Authored by: Ms. Heena Merchant, Lawyer at Infosys
Edited by: Shreya Agarwal
Since I was raised in a family of businessmen around me, being a lawyer was a distinct imagination. I only saw courtrooms in Hindi films where the only job of the judge seemed to be to reiterate the standard ‘dialogue’, “ORDER ORDER!” and the only job of the hero (the lawyer) of the film seemed to be to create a scene in the court room by shouting at the judge and trying to prove a point with any regard for or ‘due consideration’ to any existing points of law (one can’t help wondering what happened to Contempt proceedings!).
Needless to say, soon after having watched some of the famous law-related Bollywood movies, I started imagining myself wearing the stylish black lawyers’ robe with the sophisticated white band around the neck and appearing before the court with a fearless booming voice, presenting my case, with everyone- right from the silent spectators to the cranky judge- spellbound by my impressive monologue.
My grandfather’s dream of making one of his grandchildren a barrister at law (what you call LLB in India) came true and I was successful in completing the heavy degree in legal studies.
I often wondered and asked people what the famous abbreviation ‘LL.B’ stood for. Usually, even the best lawyers could not answer (not to my surprise). What was surprising, and pleasantly so, was when the answer to this famous question came from a non-lawyer. “LL.B. stands for Les Legum Bacchalaurus,” he told me with a look so condescending that I felt ashamed.
In my first year of study itself, I was taken by the concept of criminal law and later, as my knowledge about law improved, I developed an interest in Intellectual Property Rights by the end of the third year.
As a student I often visited various courts: the sessions court, the magistrate court, the high court, the tribunals. I was at the Debt Recovery Tribunal once and saw a woman wearing a dark pink top and white pants. The dress code for lawyers was defined in the Indian Advocates Act, just like our articles in the Constitution where free speech is provided for.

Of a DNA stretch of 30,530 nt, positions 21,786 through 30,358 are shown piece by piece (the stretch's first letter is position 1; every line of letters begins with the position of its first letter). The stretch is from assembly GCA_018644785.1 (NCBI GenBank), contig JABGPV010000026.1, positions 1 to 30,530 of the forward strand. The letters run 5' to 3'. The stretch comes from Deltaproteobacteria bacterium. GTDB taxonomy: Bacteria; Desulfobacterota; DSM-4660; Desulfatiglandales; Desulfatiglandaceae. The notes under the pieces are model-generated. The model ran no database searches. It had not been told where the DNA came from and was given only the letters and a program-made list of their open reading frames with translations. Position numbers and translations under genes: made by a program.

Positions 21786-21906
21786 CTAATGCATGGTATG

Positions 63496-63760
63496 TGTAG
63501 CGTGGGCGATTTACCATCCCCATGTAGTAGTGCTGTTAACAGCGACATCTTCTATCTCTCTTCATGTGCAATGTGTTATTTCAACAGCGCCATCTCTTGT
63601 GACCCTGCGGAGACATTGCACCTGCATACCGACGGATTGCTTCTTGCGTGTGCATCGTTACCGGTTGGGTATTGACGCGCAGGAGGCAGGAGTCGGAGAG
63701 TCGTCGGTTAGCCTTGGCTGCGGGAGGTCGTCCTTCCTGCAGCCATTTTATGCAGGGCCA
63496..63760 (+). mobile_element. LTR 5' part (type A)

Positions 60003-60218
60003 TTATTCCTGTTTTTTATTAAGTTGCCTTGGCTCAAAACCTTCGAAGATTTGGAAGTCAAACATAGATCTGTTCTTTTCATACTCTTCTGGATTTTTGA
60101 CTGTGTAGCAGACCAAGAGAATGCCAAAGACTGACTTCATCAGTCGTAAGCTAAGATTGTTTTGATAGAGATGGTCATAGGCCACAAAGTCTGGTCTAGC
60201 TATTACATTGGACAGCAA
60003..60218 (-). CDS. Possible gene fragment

I couldn’t help questioning myself about why exactly this provision was required. Suppose this wasn’t mentioned- then would the judges wear pyjamas and the lawyers their tracks to comfortably give judgments/ argue in court? I think not.
Some years down the line- perhaps in the beginning of the year 2000 itself- came the big moment of my life: I had to choose whether or not/ which law firm I was to join. Pretty complicated that business was. Conventional law firms or independent lawyers who made juniors follow those holding files in their hands.
Five years of practice was considered just the beginning of your career. The conventional law firms would not pay the interns or some of them would pay you a stipend of Rs 1500 which was enough for your daily snacks.
To get into a law firm was a big task. I somehow managed through a reference. Worked with the top solicitor firms in Mumbai just near the Mumbai High court which was the old structure build by those who ruled our country for years and gave us telegraph as well.
The High court had some sophisticated lawyers with extremely good command over the English and well versed with the laws. As part of my first internship with the solicitors firm of 100 lawyers, my immediate boss told me to prepare a precipe, I wondered what is this word, is it Latin or English.